Reports show that the Republican National Committee used millions of dollars in the last weeks of the 1999 campaigns to affect the outcomes of the Mississippi governor's race, which Republicans lost by a nose, and races for the Virginia state legislature, where Republicans won a majority for the first time in history.
In October, Senate Majority Leader Trent Lott, Mississippi Republican, gave the Republican National Committee $236,500 from his New Republican Majority Fund PAC. Days later, the RNC gave an equivalent amount to the Mississippi Republican Party.
In all, national Republican political committees poured more than $951,725 of soft money into Mike Parker's campaign for governor in the last weeks leading to the November election.
Similarly in Virginia, the RNC and the National Republican Senatorial Campaign Committee poured $430,000 in last-minute soft-money contributions into state Republican coffers to affect the outcome of state legislative races. The Democratic Senatorial Campaign Committee countered with $61,800 in contributions to beleaguered Democratic candidates in Virginia.
The DSCC also has set up a New York Senate 2000 group that raised more than $1.2 million, including $362,000 in soft money, for the expected key Senate race between first lady Hillary Rodham Clinton, a Democratic candidate, and Republican New York Mayor Rudolph W. Giuliani, for the seat being vacated by retiring Democratic Sen. Daniel Patrick Moynihan.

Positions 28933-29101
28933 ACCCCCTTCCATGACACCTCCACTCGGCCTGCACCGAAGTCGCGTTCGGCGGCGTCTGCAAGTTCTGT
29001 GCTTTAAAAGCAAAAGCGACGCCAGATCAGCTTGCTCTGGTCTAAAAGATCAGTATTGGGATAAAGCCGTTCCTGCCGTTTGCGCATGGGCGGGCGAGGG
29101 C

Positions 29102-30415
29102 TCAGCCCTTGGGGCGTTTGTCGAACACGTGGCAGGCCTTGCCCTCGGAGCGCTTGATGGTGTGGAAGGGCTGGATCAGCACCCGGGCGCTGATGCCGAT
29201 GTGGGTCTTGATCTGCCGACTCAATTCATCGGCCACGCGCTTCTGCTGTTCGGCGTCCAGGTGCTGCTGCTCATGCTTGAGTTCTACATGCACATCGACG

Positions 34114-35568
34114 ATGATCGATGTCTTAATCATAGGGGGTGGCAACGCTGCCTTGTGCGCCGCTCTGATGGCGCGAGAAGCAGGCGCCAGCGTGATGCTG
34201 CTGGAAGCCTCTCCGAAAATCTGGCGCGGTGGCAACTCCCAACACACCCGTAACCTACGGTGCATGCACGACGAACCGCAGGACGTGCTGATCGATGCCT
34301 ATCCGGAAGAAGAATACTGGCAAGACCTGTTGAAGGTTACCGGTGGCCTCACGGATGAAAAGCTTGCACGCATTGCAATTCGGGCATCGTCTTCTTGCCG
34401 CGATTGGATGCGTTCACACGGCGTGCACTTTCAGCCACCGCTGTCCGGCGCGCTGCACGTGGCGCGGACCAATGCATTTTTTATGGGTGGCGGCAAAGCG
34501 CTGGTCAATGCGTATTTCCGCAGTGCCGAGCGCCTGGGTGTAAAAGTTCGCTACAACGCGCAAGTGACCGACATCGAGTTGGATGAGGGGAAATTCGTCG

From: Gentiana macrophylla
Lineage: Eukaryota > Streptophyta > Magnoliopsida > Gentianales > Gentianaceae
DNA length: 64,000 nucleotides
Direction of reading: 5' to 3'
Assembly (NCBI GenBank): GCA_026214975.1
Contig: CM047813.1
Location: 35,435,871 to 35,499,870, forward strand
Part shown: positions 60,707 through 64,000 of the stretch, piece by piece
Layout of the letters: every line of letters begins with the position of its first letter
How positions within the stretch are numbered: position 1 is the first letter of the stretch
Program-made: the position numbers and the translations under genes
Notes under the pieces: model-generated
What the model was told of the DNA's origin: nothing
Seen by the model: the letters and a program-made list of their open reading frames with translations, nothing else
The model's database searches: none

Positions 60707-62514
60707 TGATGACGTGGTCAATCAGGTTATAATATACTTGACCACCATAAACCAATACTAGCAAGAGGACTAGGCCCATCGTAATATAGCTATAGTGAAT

Both President and Mrs. Clinton held fund-raisers for New York Senate 2000 in the closing months of 1999. In October, the group channeled $200,000 of soft money to the DSCC, according to Public Disclosure. Last month, $123,700 in donations were sent from New York Senate 2000 to the DSCC.
The DNC has a separate group, New York Democratic Victory 2000, to channel soft money to the New York Senate race.
Mr. Cooper said the justification for such soft-money transfers is party-building, "but the [Republican and Democratic] senatorial committees and congressional committees exist to elect Republicans or Democrats to Congress." He said both parties are breaking the spirit, if not the letter, of campaign finance laws by using soft money in a way not allowed to benefit specific campaigns.
The DNC did not respond to inquiries.
RNC spokesman Bill McCarthy said Republican policy is to use soft money "for a variety of purposes ranging from local elections, party building, issue advertising, and so forth."
This year, Mr. McCarthy said, "Our No. 1 priority is to retake the White House. Another top priority will be the [state legislative] redistricting races that will reshape the Congress for the next decade."
Redistricting of House seats for the next Congress "could hinge on 35 to 40 key state legislative races" around the country, the RNC spokesman said. He said the RNC will be "very focused" over the next few months in its decisions to funnel soft money to "highly targeted" state legislative and governors' races that will determine both Republican control of state houses and the House at the federal level.